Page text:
That is a request from Hoover. Catherine Rampell writes:
In February, for example, just 64.2 percent of adults were either in a job or actively looking for one, representing the lowest participation rate in 25 years.
At the same link you will see evidence that the number is likely to decline. Some women are less eager to work, some men are quitting the search for work, and there is a general aging of the population. Fewer students work while they are in school. Here are further links to future projections.
That’s hardly the end of work but one thing dramatic recessions can do is to reveal new pieces of information. By overturning the table, we (sometimes) see which pieces of the puzzle did not fit in the first place. One result of this recession is that we will revise downwards our estimate of the labor force participation rate, both current and future.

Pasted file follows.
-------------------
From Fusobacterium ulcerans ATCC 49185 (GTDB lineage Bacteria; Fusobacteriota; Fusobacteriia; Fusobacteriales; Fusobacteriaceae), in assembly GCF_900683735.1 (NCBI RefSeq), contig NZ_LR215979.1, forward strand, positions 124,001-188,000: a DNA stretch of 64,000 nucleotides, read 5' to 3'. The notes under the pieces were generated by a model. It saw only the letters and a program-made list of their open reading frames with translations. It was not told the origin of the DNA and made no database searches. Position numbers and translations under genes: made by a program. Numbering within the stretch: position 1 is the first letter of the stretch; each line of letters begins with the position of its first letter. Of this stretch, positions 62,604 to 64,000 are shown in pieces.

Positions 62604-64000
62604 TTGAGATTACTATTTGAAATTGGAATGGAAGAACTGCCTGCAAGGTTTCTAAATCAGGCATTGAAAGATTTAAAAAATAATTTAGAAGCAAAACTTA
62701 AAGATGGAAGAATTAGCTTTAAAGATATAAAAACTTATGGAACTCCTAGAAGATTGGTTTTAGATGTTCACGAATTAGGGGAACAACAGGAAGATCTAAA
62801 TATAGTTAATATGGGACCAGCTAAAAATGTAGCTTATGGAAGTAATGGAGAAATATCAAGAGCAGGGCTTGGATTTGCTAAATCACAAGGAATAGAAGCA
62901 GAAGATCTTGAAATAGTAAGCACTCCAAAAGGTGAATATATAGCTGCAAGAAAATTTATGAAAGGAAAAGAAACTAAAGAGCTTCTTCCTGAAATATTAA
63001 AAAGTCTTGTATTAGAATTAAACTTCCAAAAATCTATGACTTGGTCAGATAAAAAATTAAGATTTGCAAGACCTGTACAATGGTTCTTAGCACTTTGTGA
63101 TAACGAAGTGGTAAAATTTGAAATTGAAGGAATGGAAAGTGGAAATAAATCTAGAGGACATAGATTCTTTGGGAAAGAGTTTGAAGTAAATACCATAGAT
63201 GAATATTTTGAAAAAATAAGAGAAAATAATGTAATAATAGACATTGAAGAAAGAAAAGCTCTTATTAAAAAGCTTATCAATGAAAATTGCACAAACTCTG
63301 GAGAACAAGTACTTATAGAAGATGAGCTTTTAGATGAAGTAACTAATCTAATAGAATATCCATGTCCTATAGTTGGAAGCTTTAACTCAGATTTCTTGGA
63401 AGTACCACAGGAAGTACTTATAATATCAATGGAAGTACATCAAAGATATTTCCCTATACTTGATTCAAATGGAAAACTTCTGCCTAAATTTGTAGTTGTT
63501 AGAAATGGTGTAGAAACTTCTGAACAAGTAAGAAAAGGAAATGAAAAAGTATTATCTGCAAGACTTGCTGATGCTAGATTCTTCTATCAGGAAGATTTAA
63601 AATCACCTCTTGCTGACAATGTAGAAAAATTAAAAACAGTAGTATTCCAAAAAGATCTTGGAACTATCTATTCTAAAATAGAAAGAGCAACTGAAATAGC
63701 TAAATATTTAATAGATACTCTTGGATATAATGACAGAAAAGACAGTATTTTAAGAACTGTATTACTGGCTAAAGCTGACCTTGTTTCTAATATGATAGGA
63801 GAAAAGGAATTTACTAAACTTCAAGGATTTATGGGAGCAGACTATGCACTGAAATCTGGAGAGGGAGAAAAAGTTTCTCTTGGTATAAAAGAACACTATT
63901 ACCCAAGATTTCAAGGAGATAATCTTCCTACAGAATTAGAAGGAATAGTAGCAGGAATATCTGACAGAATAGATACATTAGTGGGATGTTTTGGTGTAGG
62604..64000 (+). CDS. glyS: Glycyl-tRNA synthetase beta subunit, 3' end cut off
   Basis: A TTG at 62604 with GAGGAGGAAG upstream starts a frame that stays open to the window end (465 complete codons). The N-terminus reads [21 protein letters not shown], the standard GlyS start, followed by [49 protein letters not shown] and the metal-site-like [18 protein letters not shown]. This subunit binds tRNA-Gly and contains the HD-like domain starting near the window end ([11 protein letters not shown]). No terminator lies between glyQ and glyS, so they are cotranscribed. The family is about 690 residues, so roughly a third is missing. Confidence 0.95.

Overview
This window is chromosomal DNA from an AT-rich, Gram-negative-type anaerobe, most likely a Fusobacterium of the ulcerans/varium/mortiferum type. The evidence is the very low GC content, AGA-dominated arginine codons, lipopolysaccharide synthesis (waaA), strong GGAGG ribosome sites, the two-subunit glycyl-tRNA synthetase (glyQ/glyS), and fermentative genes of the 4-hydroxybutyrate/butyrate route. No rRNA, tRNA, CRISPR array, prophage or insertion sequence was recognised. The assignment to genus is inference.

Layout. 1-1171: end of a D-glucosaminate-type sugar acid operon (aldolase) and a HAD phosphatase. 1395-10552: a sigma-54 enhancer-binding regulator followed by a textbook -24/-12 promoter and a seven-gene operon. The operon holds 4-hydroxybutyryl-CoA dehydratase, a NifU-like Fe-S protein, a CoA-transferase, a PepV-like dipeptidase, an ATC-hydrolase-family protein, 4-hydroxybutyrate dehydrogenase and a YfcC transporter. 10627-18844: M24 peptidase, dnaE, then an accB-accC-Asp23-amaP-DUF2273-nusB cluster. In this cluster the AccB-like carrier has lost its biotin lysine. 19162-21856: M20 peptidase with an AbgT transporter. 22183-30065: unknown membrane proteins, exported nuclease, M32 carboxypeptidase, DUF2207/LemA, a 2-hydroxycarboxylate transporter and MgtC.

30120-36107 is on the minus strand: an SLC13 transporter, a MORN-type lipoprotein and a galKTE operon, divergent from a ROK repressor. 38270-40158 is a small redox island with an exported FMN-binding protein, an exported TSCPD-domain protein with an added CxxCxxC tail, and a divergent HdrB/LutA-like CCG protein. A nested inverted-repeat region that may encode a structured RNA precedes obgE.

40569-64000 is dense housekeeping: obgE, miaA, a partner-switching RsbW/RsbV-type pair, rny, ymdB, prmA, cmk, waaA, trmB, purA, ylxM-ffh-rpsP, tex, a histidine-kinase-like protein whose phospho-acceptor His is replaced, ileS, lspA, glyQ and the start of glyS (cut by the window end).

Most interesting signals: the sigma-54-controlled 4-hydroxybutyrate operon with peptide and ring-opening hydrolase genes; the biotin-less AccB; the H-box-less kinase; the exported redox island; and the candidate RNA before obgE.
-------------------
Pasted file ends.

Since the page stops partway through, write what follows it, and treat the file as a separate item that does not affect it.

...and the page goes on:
A few questions are:
1. What is the political economy of a world where so few people work?
2. What kind of low-rent areas will evolve to accommodate some of these people?
3. Will we in fact move to some form of a guaranteed annual income?
Note that the answer to #2 will affect the feasibility of #3. And our current notion of “protecting all the old people” against major health care catastrophes may someday be seen as an anachronism. The more progress medicine makes, the harder this will be to achieve and afford. Feasible future equilibria all seem to involve death panels, which actually may make #3 seem more attractive, relatively speaking, than spending so much money on Medicare. Rationally or not, once the moral principle is admitted of not giving everyone absolute protection against every extreme health care event, this may encourage a shift toward cash transfers.